This set includes works from the Walker Art Center's Event Horizon installation that are examples of artistic appropriation.
Each work of art is introduced by discussion questions. Users can find background information about each work by clicking the "More Info" button at the bottom of each slide. For even more information about the works in Event Horizon, refer to Event Horizon: A Study Set.
This and four other Event Horizon sets explore the installation through the lenses of five elements of contemporary art: appropriation, hybridity, performance, space, and time. Visitors can use this set to create their own thematic tour of the exhibition or generate a discussion on what appropriation means in the practice of artists working today.
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Appropriation in art is the use of preexisting images and objects to create a work of art. Artists have appropriated, or borrowed, items and imagery from such sources as advertising, mass media, art history, everyday life, or even their own work. Sometimes the subjects are altered, combined with other images or objects, or placed in a new context.
Appropriation questions the idea that all art is original. Artists choose to reuse images or objects for various reasons, including paying homage or tribute to another artist or style, using irony to criticize or mock, forcing a fresh perspective through jarring juxtapositions or unexpected contexts, or challenging viewers to consider the very nature of art.
Who is the subject of this painting?
What event do these images bring to mind?
Where do you think Andy Warhol found these images?
What did he do to change or alter them when he made this work?
What big idea or message do you think Andy Warhol was conveying in this work?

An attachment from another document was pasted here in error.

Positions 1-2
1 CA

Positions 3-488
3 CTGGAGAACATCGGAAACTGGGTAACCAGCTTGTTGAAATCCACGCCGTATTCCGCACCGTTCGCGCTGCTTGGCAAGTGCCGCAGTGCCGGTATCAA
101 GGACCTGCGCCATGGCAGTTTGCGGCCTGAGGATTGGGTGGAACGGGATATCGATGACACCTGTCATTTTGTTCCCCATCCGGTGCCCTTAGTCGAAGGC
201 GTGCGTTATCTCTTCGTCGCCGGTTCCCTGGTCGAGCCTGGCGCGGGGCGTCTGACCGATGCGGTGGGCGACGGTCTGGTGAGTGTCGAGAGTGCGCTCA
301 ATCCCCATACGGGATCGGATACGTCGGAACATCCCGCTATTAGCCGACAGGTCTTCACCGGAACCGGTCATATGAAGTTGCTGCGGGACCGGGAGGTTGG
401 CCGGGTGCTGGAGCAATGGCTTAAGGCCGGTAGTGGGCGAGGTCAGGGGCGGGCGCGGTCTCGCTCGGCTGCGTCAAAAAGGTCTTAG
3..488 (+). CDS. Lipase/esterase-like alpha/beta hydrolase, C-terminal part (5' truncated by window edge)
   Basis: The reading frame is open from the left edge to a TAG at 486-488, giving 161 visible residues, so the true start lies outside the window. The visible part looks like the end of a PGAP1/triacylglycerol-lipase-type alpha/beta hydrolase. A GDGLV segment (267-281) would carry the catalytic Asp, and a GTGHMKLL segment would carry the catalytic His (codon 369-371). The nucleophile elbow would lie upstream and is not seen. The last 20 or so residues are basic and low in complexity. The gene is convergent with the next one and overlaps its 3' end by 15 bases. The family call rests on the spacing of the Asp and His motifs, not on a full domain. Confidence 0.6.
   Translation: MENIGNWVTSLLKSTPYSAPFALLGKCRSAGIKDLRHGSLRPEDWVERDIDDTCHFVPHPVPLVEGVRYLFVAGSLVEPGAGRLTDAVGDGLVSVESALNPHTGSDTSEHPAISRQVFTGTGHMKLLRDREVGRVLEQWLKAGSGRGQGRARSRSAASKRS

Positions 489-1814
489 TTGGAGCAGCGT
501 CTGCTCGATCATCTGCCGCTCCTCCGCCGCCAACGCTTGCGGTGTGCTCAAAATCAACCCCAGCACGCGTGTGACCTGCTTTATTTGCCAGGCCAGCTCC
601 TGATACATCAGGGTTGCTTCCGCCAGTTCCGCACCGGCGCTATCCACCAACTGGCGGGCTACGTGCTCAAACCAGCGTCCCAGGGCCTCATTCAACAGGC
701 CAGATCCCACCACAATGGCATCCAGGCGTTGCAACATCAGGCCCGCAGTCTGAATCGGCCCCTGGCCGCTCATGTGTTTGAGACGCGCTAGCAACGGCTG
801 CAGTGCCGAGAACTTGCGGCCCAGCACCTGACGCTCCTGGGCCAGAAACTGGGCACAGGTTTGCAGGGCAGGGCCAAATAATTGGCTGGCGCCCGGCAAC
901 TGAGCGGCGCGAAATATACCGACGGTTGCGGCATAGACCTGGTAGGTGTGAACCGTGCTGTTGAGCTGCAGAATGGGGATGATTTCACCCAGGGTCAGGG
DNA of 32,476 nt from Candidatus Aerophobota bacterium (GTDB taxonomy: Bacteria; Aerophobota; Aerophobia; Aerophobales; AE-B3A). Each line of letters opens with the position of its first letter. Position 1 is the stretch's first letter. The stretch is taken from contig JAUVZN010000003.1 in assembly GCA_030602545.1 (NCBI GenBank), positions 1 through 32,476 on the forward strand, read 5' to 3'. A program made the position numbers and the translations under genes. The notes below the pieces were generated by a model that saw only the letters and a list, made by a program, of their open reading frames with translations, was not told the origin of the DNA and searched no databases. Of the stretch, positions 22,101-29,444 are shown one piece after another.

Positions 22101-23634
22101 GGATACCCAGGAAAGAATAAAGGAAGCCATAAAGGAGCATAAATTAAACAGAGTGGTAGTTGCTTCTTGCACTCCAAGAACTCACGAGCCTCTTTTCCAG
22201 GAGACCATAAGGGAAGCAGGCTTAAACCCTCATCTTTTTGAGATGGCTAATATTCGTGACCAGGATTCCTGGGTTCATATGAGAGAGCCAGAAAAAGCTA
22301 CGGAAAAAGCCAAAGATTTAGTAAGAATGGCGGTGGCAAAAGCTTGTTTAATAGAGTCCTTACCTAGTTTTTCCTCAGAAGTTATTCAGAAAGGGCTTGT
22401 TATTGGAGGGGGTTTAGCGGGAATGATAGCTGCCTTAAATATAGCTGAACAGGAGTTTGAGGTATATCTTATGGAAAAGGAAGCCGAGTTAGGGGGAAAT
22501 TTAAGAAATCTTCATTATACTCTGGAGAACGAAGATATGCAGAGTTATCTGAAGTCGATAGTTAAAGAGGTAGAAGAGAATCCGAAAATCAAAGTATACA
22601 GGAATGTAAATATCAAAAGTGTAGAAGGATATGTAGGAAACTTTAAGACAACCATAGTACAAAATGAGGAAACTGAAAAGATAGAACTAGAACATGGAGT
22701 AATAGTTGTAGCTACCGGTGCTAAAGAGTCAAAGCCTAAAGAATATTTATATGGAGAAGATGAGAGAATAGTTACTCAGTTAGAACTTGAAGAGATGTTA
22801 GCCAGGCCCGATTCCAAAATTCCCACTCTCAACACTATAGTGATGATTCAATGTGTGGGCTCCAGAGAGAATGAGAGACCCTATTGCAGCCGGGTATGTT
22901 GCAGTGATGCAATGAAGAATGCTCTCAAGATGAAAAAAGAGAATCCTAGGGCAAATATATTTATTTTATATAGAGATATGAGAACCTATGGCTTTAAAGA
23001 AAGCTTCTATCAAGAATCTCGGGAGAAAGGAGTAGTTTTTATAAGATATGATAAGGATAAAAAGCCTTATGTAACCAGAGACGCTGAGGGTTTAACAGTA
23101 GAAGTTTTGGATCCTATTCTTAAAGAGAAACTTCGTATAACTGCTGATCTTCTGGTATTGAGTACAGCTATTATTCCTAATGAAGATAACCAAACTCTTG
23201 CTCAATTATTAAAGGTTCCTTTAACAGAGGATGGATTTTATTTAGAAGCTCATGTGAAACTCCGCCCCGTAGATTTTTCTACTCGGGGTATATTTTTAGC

Spend a few minutes carefully examining this work. Use the zoom tool for a closer look.
What materials do you notice? Which of those materials seem to be appropriated?
Why do you think this artist chose to use these materials for an artwork?
What is appropriated in this sculpture? (Follow the link below to see the source of this art work.)
How has Sherrie Levine changed her work from the original? What has she kept the same?
What questions does this raise for you?
Click here to see the Man Ray painting La Fortune (Luck) that inspired this appropriation:
Man Ray American, 1890–1976
La Fortune (Luck) 1938
oil on canvas
Collection Whitney Museum of American Art
Purchase, with funds from the Simon Foundation, Inc.
Photo: Geoffrey Clements
©2009 Man Ray Trust/Artists Rights Society (ARS), NY/ADAGP, Paris
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What materials did Thomas Hirschhorn use to make this work? Where do you think he found them?
What do these materials remind you of?
What else is appropriated in this work?
Why do you think he chose to title this work "Archaeology"?
Use the zoom feature to carefully examine this print. To see the entire set, open up the Work of Art detail page by clicking on the "More Info" button and toggle through the "previous" and "next" buttons.
The background images in these prints were appropriated by Kara Walker. When do you think they were made? What event are they illustrating? What do you see that helps you know this?
(They are from Harper's Pictorial History of the Civil War which was first published in 1866 by Harpers's Weekly magazine, described as the most popular magazine in America during the Civil War years.)
What did the artist add to these images from the Civil War?
How do these additions change the stories that the illustrations originally told?
Why do you think Kara Walker made these works? What message or meaning do you draw from them?